Tom from BalconyTV Dublin gets singing lessons!
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PRESENTED BY TOM MILLETT
Singing is the act of producing musical sounds with the voice, which is often contrasted with speech. Air is expelled with the diaphragm as with ordinary breathing, and the pitch is altered with the vocal cords. With the lips closed, this is called humming. A piece of music with a singing part, either a cappella or accompanied, is called a song; someone who sings is called a singer.
Most singing involves shaping the voice to form words, but types of voice instrumental music which use open sounds or nonsense syllables (“vocables”) also exist, for instance, scat singing and yodeling. Solfege assigns certain syllables to notes in the scale.
Nearly anyone who can speak can sing, since in many respects singing is merely sustained speech. It can be informal and just for pleasure, for example, singing in the shower; or it can be very formal, such as singing done professionally as a performance or in a recording studio. Singing at a high amateur or professional level usually requires a great deal of regular practice, and/or instruction. Top-quality singers will have instruction and training from coaches throughout their career.
According to Alfred Alexander (formally an ENT consultant to the home office), “a singer is a person of adequate musicality, who is gifted with a voice of such power and beauty that competent judges can recommend singing as a career”. Alexander belives that 1 in 50,000 in the UK possess such gifts, which means in England (800,000 births a year average) 16 people are born with such a voice a year, making 500 “first class voices” active in any particular generation (taken as 30 years) at any one time.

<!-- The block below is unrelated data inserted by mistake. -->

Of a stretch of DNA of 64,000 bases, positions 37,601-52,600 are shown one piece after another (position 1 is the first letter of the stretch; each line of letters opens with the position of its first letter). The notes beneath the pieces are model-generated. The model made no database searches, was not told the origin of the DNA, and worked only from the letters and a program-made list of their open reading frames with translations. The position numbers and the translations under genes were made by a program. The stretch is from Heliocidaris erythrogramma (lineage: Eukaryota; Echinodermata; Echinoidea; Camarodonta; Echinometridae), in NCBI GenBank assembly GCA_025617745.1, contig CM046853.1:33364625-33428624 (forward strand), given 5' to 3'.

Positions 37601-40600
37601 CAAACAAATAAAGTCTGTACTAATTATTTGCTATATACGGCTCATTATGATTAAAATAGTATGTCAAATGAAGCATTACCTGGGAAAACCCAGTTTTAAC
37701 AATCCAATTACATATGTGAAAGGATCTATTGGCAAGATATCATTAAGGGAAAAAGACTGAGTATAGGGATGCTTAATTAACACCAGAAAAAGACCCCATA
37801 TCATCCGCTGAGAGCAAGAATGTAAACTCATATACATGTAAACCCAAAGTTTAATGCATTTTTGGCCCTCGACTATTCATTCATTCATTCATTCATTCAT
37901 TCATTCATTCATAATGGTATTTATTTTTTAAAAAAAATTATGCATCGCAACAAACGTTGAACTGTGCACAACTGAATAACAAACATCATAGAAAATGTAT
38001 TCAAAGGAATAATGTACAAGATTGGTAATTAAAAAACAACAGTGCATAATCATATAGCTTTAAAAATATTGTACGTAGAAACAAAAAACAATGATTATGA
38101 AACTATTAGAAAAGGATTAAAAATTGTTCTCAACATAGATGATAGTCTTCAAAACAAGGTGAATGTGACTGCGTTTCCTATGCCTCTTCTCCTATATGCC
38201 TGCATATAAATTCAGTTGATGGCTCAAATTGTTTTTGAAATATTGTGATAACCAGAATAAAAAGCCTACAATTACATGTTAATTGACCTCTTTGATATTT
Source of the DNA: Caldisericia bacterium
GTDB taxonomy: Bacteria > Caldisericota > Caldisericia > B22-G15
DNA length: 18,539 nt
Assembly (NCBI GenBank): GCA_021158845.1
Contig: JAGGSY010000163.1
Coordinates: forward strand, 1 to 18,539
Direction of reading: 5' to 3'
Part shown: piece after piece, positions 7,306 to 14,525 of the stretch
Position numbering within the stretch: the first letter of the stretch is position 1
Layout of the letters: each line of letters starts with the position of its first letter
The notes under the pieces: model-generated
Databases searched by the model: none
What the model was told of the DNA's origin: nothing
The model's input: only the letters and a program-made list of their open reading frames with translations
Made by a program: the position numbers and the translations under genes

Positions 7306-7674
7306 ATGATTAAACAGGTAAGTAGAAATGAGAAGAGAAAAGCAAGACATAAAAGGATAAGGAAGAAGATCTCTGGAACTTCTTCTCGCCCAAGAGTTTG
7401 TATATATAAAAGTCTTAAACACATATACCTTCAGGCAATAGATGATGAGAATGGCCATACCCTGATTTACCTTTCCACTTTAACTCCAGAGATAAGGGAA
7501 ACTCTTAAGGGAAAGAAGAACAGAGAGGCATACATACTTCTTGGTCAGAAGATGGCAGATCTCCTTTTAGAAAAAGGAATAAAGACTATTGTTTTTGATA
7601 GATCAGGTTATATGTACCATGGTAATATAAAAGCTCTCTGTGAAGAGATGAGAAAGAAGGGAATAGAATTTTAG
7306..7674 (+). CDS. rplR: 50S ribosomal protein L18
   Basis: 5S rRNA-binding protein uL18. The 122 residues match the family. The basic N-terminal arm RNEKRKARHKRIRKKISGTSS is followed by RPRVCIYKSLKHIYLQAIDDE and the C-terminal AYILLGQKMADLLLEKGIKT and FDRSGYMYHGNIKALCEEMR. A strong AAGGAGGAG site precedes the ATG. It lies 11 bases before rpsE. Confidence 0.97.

Singing is often done in a group, such as a choir, and may be accompanied by musical instruments, a full orchestra, or a band. Singing with no instrumental accompaniment is called a cappella.
At the highest professional level it is imperative that singers continuously practice with drills, voice exercises and strengthening activities and that without constant practice, a singer’s range can be significantly decreased, requiring extra rehearsal to regain the voice’s previous capability, much in the same way as any professional level musician must practice constantly with their instrument. However singing is a very natural activity and this kind of intensive practice is not usually nescessary for most singers especially outside the field of classical music and where amplification is available, or for semi-professional singers.
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